The opposition campaign waged by representatives of the park’s cultural institutions (including many prominent and wealthy political donors) and some park neighbors say closure supporters are trying to shut others out from the park, hurt the museums, and deny the will of voters. Supporters say this about making a portion of the city’s premier park safe and inviting on weekends, rather than allowing it to be used as a busy thoroughfare and parking lot.

The rhetoric on both sides has often been heated, but supporters have for the most part stuck to the facts, while the opposition campaign has been marred by misrepresentations (see "Dede Wilsey’s Whoppers," 4/19/06).

Some of the inaccurate statements most notably that voters have repeatedly rejected closure have taken on the air of truth as they were repeated by mayoral staffers, Sups. Fiona Ma and Bevan Dufty, and in two overheated columns by the San Francisco Examiner‘s Ken Garcia that were riddled with inaccuracies and unsupported statements. (Garcia did not answer an e-mail from the Guardian seeking comment on his distortions.)

During the Board of Supervisors’ April 25 hearing on the matter, the main question was whether a measure that already had six cosponsors would garner the eight votes that would be needed to override a mayoral veto.

"On two different occasions, voters rejected Saturday closure," was how Supervisor Ma explained her opposition, reading from a prepared statement. Supervisor Dufty, who voted no, also said he was swayed by the election argument: "This has come before the voters, and that’s what I’d like to see happen [again]."

Actually, the question was put before voters just once, in November 2000. Just over 45 percent of voters wanted immediate Saturday closure (Measure F), while about 37 percent of voters approved of a rival measure sponsored by museum patrons (Measure G) that would have postponed closure until after the garage was completed.

Several supervisors assailed the election argument that Garcia had circulated so vociferously, including one Healthy Saturdays opponent, Sup. Sean Elsbernd, who said neither the voter argument nor the argument that the de Young Museum would be hurt were valid.

Instead, Elsbernd said he was swayed by the concerns of park neighbors that the existing Sunday closure creates traffic problems in their neighborhoods. So he proposes that the Saturday closure happen on the west side of the park, rather than the east.

"Why can’t we spread out these impacts?" Elsbernd said. "It’s a simple compromise that will alleviate a lot of concerns."

Supporters of the closure have resisted that proposal, arguing that the eastern portion has most of the commercial vendors, the flattest and best-quality roads for kids just learning to ride bikes, the warmest weather, and is best served by the new 800-spot parking garage, which hasn’t ever been full since it opened earlier this year.

And at this point, starting over with an alternative proposal would greatly delay the closure and ensure that the trial period doesn’t generate a full summer’s worth of data.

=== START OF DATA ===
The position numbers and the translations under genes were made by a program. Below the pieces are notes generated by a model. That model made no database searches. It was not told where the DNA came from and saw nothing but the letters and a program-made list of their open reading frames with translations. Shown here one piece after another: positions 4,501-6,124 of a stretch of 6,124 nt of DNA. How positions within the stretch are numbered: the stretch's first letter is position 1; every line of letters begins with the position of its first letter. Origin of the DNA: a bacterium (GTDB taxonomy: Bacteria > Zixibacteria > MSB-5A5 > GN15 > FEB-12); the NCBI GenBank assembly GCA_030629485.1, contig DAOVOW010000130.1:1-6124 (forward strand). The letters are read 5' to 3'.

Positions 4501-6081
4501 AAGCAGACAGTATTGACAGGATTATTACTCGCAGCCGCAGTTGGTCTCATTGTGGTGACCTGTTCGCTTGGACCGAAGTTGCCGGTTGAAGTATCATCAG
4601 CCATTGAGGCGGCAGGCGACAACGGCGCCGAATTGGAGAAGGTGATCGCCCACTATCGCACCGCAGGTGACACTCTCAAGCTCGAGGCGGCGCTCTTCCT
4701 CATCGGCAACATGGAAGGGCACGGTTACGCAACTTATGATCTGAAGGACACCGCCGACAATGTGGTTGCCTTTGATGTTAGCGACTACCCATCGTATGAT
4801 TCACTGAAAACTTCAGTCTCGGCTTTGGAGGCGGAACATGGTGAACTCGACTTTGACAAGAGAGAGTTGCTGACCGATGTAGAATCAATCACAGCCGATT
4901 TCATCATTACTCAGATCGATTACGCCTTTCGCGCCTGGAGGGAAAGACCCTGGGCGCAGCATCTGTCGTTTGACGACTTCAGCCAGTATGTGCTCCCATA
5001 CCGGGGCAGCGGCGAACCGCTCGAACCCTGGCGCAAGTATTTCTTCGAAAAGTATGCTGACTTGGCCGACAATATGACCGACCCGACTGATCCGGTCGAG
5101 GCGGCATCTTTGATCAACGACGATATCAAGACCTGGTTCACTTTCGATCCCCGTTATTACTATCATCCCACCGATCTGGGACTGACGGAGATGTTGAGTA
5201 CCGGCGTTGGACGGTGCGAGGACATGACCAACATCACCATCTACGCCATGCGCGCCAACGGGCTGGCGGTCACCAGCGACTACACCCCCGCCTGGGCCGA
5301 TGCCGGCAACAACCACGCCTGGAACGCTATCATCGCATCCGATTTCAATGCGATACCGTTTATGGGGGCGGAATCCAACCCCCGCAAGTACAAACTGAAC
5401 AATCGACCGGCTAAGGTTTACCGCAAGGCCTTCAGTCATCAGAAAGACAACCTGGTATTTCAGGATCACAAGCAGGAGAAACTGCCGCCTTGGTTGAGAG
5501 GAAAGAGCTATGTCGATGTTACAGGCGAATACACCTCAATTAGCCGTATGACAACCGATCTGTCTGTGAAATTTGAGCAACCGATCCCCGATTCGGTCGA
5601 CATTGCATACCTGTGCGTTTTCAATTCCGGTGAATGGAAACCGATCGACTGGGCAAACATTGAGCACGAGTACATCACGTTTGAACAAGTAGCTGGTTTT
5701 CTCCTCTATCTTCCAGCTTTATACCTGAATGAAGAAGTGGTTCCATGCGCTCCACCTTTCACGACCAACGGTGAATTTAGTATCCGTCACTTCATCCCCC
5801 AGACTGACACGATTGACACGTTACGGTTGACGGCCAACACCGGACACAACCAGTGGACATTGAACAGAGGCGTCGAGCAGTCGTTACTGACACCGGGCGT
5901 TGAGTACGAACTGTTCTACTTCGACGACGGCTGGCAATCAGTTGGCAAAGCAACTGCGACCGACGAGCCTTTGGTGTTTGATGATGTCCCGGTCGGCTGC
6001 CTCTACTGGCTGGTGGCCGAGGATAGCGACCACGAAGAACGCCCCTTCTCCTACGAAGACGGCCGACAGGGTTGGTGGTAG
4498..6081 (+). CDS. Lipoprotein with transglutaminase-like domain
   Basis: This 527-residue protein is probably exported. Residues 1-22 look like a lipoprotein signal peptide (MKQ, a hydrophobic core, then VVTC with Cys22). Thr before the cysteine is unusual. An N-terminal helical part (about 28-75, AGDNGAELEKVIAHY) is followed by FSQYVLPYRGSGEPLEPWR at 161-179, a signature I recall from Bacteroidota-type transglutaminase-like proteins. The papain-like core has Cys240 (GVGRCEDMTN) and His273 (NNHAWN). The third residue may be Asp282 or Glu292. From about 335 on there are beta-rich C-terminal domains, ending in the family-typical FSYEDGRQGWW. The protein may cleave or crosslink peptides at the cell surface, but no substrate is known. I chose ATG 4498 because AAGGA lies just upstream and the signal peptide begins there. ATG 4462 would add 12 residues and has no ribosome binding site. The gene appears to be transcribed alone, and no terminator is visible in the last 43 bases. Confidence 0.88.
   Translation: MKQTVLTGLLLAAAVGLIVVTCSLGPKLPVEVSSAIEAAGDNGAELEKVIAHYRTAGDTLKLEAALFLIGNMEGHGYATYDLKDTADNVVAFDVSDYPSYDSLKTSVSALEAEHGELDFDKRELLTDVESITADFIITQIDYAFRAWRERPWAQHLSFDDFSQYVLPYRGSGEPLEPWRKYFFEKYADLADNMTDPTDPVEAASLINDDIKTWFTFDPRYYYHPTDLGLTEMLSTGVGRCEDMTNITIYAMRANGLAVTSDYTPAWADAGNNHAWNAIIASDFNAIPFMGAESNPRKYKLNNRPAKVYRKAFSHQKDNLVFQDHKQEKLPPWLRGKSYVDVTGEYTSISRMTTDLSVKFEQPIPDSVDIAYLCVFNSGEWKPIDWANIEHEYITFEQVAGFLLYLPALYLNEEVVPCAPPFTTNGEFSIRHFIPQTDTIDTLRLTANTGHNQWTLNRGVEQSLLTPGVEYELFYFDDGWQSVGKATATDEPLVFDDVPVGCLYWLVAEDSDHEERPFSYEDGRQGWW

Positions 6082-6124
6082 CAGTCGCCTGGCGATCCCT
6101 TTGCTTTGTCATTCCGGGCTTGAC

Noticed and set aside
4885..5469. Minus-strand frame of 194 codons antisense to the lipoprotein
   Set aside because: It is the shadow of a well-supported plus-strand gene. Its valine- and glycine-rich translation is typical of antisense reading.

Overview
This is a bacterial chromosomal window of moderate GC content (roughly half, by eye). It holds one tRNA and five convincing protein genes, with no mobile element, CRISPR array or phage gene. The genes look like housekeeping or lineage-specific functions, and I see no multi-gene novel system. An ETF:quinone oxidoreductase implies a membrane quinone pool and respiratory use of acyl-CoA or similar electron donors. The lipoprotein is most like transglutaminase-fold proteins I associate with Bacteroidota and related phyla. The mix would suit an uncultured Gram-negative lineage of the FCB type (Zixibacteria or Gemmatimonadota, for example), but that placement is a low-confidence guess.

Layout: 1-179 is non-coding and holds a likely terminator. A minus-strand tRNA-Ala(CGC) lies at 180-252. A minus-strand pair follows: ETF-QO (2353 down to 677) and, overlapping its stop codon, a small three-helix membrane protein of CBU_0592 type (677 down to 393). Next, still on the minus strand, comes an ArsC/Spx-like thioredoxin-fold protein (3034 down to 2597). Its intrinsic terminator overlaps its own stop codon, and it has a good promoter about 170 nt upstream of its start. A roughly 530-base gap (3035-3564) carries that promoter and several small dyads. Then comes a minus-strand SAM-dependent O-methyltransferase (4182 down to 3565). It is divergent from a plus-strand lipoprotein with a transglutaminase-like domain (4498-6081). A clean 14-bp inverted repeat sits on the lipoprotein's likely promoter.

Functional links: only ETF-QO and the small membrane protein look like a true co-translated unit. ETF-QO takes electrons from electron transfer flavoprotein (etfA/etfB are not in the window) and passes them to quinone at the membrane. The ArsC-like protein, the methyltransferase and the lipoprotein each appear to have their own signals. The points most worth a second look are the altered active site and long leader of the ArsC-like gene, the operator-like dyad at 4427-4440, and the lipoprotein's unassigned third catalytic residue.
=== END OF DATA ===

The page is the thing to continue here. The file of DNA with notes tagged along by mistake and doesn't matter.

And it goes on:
"The time is right. We have the garage open, and it’s accessible," said Sup. Jake McGoldrick, who sponsored Healthy Saturdays after opposing it two years ago on the grounds that the garage wasn’t yet open. He and other supporters later told us that they’re open to considering any monitoring standards that Newsom may propose.

In the end, the measure was approved on a 74 vote, with Sup. Michela Alioto-Pier (who didn’t speak about her reasons) joining Ma, Dufty, and Elsbernd in opposition.

"The table is set for the possibility that the mayor will veto this legislation," Sup. Gerardo Sandoval said at the hearing.

Afterward, Newsom spokesperson Peter Ragone said the mayor would make a decision on whether to veto in the next week or so. In the meantime, Ragone told reporters: "The mayor is going to continue to work with both sides on the issue to maintain a dialogue with the hope that we can reach a place where the right thing can be done."  SFBG

Dede Wilsey’s whoppers

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An aggressive and misleading campaign against Saturday road closures in Golden Gate Park by the Corporation of the Fine Arts Museums spearheaded by its board president, Dede Wilsey appears to be backfiring as the proposal heads for almost certain approval by the Board of Supervisors.

Yet the Healthy Saturdays proposal by Sup. Jake McGoldrick which would close from May 25 to Nov. 25 the same portion of JFK Drive now closed on Sundays, a six-month trial period to study its impacts still needs the signature of Mayor Gavin Newsom, who has not yet taken a position.

And there are rumblings that even if the measure is approved either with Newsom’s signature or an override of his veto Wilsey and her supporters intend to attempt a referendum that would effectively kill the project if they can gather 20,000-plus valid signatures within 30 days. City law requires the targets of referendums to be placed on hold until the vote, which would occur this November.

The proposal got its first hearing April 14, when the Land Use Committee unanimously recommended it be approved by the full board (which will consider the matter April 25). The long and emotional hearing showed sharp divisions between the environmentalists and recreational park users who support closure and the de Young Museum benefactors and park neighbors who oppose it.